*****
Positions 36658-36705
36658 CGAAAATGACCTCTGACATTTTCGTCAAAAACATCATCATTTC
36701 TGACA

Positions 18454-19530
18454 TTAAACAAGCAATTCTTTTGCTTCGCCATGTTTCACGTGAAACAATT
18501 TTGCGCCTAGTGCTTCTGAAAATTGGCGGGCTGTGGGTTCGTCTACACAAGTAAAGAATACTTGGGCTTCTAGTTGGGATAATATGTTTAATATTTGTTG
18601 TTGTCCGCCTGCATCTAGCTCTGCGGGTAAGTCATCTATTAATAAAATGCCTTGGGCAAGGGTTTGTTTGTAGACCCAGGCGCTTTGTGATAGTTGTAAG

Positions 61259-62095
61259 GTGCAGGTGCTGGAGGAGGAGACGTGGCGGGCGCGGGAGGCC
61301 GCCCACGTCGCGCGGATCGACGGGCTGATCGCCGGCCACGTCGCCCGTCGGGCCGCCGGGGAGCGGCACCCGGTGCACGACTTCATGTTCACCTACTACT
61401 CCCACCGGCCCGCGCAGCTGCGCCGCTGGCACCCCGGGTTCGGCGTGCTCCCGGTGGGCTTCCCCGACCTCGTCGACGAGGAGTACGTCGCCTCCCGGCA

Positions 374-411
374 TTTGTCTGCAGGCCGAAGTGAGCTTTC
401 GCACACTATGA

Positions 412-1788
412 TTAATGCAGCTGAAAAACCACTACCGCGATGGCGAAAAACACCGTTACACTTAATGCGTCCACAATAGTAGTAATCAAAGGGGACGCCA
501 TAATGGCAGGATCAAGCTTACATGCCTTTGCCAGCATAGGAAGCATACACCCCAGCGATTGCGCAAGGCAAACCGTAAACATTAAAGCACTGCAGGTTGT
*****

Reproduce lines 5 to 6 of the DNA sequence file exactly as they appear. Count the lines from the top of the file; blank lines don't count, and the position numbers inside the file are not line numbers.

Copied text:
18454 TTAAACAAGCAATTCTTTTGCTTCGCCATGTTTCACGTGAAACAATT
18501 TTGCGCCTAGTGCTTCTGAAAATTGGCGGGCTGTGGGTTCGTCTACACAAGTAAAGAATACTTGGGCTTCTAGTTGGGATAATATGTTTAATATTTGTTG